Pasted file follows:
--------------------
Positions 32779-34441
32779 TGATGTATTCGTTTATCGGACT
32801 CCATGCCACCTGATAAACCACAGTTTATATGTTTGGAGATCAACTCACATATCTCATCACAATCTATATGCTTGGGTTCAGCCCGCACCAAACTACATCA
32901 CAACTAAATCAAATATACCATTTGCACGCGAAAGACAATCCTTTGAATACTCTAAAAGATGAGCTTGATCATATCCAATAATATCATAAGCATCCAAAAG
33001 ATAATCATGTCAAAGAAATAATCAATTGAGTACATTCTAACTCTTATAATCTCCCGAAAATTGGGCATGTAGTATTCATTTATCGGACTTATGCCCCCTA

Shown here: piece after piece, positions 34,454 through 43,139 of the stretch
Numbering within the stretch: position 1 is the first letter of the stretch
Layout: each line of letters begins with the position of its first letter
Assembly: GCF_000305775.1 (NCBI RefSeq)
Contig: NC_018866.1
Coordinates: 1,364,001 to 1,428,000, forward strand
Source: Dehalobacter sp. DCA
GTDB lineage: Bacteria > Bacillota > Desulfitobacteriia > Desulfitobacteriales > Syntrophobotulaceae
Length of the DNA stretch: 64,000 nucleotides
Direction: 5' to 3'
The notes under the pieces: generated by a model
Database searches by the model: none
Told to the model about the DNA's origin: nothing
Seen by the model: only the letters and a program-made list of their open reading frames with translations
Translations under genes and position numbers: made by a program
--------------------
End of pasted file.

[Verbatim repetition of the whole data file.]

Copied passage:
Positions 32779-34441
32779 TGATGTATTCGTTTATCGGACT
32801 CCATGCCACCTGATAAACCACAGTTTATATGTTTGGAGATCAACTCACATATCTCATCACAATCTATATGCTTGGGTTCAGCCCGCACCAAACTACATCA
32901 CAACTAAATCAAATATACCATTTGCACGCGAAAGACAATCCTTTGAATACTCTAAAAGATGAGCTTGATCATATCCAATAATATCATAAGCATCCAAAAG
33001 ATAATCATGTCAAAGAAATAATCAATTGAGTACATTCTAACTCTTATAATCTCCCGAAAATTGGGCATGTAGTATTCATTTATCGGACTTATGCCCCCTA

Shown here: piece after piece, positions 34,454 through 43,139 of the stretch
Numbering within the stretch: position 1 is the first letter of the stretch
Layout: each line of letters begins with the position of its first letter
Assembly: GCF_000305775.1 (NCBI RefSeq)
Contig: NC_018866.1
Coordinates: 1,364,001 to 1,428,000, forward strand
Source: Dehalobacter sp. DCA
GTDB lineage: Bacteria > Bacillota > Desulfitobacteriia > Desulfitobacteriales > Syntrophobotulaceae
Length of the DNA stretch: 64,000 nucleotides
Direction: 5' to 3'
The notes under the pieces: generated by a model
Database searches by the model: none
Told to the model about the DNA's origin: nothing
Seen by the model: only the letters and a program-made list of their open reading frames with translations
Translations under genes and position numbers: made by a program